Omeka

Omeka is a web platform for publishing collections and exhibitions online. Designed for cultural institutions, enthusiasts, and educators, Omeka is easy to install and modify and facilitates community-building around collections and exhibits. It is designed with non-IT specialists in mind, allowing users to focus on content rather than programming.

Omeka will come loaded with the following features:

  • Dublin Core metadata structure and standards-based design that is fully accessible and interoperable
  • Professional-looking exhibit sites that showcase collections without hiring outside designers
  • Theme-switching for changing the look and feel of an exhibit in a few clicks
  • Plug-ins for geolocation, bi-lingual sites, and a host of other possibilities
  • Web 2.0 Technologies, including:
    • Tagging: Allow users to add keywords to items in a collection or exhibit
    • Blogging: Keep in touch with users through timely postings about collections and events
    • Syndicating: Update your users about your content with RSS feeds

Project Goals

Beginning in Fall 2007, CHNM will host and organize and open source community to plan, design, test, evaluate, and disseminate Omeka over four phases through September 2010, while working closely with our major partner, the Minnesota Historical Society (MHS).

We envision Omeka benefiting cultural institutions, enthusiasts, and educators in three ways:

1. Enable users to publish web content with a system that is low-cost and easy-to-use.

Since many cultural institutions publish limited web content because they lack trained staff and sufficient budgets to manage a professional online presence, CHNM will release Omeka as a free and open-source system that will be fully documented and easy to use for staff with little technical experience. Omeka offers users professional-looking design themes that showcase collections and eliminate the need to hire outside designers. CHNM also plans to offer a hosted version by 2009 for those who cannot run Omeka on their own servers.

2. Provide users with a standards-based, interoperable system that allows them to share and use digital content in multiple contexts.

When cultural heritage and teaching sites offer online resources, those digital pieces do not conform to basic metadata standards and do not meet accessibility guidelines, making resource sharing and reaching all potential visitors impossible. Omeka will be fully standards-based, both with regard to object metadata (Dublin Core) and to design interface (W3C), and to be extensible and interoperable with other Omeka installations and selected collections systems. This will allow users to re-use materials in multiple online contexts without redundant data entry and to share collections more easily with other users. By 2009, omeka.org will host a live directory that aggregates content from all Omeka installations to encourage resource sharing.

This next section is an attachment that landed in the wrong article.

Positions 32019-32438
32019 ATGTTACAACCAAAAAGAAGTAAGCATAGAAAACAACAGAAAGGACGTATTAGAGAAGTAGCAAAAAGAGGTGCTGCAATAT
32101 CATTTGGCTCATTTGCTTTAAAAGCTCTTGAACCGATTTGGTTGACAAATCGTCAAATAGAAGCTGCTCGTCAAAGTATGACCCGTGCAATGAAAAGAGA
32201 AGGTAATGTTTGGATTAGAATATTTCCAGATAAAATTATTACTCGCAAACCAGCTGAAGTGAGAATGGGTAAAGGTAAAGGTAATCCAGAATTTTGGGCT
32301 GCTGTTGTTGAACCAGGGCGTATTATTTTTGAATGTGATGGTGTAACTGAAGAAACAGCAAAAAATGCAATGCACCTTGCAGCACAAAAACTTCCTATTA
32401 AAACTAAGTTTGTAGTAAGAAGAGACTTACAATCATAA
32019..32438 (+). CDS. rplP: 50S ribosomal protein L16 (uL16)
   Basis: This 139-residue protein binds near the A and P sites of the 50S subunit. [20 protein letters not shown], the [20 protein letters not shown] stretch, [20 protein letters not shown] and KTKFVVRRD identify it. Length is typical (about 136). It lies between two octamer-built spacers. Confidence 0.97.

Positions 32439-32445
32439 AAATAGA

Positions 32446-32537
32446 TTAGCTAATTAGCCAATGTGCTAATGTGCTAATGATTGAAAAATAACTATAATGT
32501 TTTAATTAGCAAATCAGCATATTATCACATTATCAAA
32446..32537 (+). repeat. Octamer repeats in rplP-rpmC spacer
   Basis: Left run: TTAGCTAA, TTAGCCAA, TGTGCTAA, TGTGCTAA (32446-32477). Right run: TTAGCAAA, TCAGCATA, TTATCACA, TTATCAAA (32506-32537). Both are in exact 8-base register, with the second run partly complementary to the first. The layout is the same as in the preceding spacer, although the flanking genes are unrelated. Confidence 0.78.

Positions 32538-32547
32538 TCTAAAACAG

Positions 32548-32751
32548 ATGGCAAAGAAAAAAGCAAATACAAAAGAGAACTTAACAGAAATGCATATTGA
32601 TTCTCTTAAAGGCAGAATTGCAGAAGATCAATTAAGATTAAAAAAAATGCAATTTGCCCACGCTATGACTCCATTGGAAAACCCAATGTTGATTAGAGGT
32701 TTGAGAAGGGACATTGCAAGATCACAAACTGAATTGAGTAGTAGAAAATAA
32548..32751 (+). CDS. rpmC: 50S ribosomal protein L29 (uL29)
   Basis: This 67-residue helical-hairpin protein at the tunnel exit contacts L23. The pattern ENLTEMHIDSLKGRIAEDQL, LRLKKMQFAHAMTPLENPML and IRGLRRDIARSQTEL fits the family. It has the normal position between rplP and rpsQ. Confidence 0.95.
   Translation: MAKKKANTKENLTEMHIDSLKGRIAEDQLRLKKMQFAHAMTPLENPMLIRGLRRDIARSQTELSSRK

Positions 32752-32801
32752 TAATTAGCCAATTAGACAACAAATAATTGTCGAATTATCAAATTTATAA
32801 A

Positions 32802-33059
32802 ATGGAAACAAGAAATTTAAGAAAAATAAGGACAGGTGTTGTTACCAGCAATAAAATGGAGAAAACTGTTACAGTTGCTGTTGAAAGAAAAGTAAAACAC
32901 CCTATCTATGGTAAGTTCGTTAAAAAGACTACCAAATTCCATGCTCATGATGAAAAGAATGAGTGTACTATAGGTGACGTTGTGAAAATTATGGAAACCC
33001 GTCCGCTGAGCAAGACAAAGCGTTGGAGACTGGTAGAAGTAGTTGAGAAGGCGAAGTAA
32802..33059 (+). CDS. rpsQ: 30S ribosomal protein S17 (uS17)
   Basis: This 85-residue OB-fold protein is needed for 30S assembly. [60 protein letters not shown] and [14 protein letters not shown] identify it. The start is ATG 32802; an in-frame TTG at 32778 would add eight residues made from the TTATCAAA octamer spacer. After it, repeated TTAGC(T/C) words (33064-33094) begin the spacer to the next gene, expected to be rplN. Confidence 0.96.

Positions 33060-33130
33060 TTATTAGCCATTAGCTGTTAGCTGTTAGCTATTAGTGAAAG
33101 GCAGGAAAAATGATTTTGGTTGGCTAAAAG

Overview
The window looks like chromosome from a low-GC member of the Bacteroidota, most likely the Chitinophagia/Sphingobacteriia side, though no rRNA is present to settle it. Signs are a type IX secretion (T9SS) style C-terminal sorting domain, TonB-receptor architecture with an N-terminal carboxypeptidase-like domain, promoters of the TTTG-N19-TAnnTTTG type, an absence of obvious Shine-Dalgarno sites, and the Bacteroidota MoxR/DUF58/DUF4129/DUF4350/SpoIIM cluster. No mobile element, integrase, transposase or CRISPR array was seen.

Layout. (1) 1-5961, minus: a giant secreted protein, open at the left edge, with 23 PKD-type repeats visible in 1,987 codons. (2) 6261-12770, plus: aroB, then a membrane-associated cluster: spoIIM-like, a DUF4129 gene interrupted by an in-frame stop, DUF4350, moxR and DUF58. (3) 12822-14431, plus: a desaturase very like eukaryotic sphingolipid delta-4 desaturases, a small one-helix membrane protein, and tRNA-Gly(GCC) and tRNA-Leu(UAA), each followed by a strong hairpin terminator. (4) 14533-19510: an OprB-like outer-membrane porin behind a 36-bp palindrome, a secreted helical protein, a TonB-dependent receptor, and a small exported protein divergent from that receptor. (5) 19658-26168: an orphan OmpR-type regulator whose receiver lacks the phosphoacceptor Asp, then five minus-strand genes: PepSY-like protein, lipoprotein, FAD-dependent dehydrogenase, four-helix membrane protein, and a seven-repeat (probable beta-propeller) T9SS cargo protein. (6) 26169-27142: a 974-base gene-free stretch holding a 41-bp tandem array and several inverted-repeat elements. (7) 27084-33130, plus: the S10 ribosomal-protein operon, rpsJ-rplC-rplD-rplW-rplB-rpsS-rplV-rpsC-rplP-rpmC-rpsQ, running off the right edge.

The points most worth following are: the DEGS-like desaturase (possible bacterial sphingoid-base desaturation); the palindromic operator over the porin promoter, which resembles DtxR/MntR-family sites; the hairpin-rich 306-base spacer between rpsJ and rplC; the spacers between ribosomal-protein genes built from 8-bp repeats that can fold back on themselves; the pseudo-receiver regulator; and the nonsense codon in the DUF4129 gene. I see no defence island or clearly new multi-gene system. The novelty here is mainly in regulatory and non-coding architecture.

3. Facilitate users, in particular cultural institutions, engaging their publics and building communities around objects and primary sources.

Omeka will include basic Web 2.0 features such as an RSS feed, blog, and a tag cloud. Other planned plugins include a mapping function, and ways to collect and display stories and photos from web visitors who are demanding a different type of online interaction shaped by Web 2.0. Omeka offers organizations and individuals the opportunity to share in the creation of content. We encourage users to develop other Web 2.0 applications that fit into Omeka’s plugin architecture, and omeka.org will host a directory of all plugins created by the community. Interactive and participatory systems,like Omeka, build regular interaction with a base of online visitors and encourage democratic participation in the shaping of our culture.

Development for Omeka is funded by grants from the Institute of Museums and Library Services and the Alfred P. Sloan Foundation. Omeka will be released under General Public License, Version 2.

http://omeka.org/blog/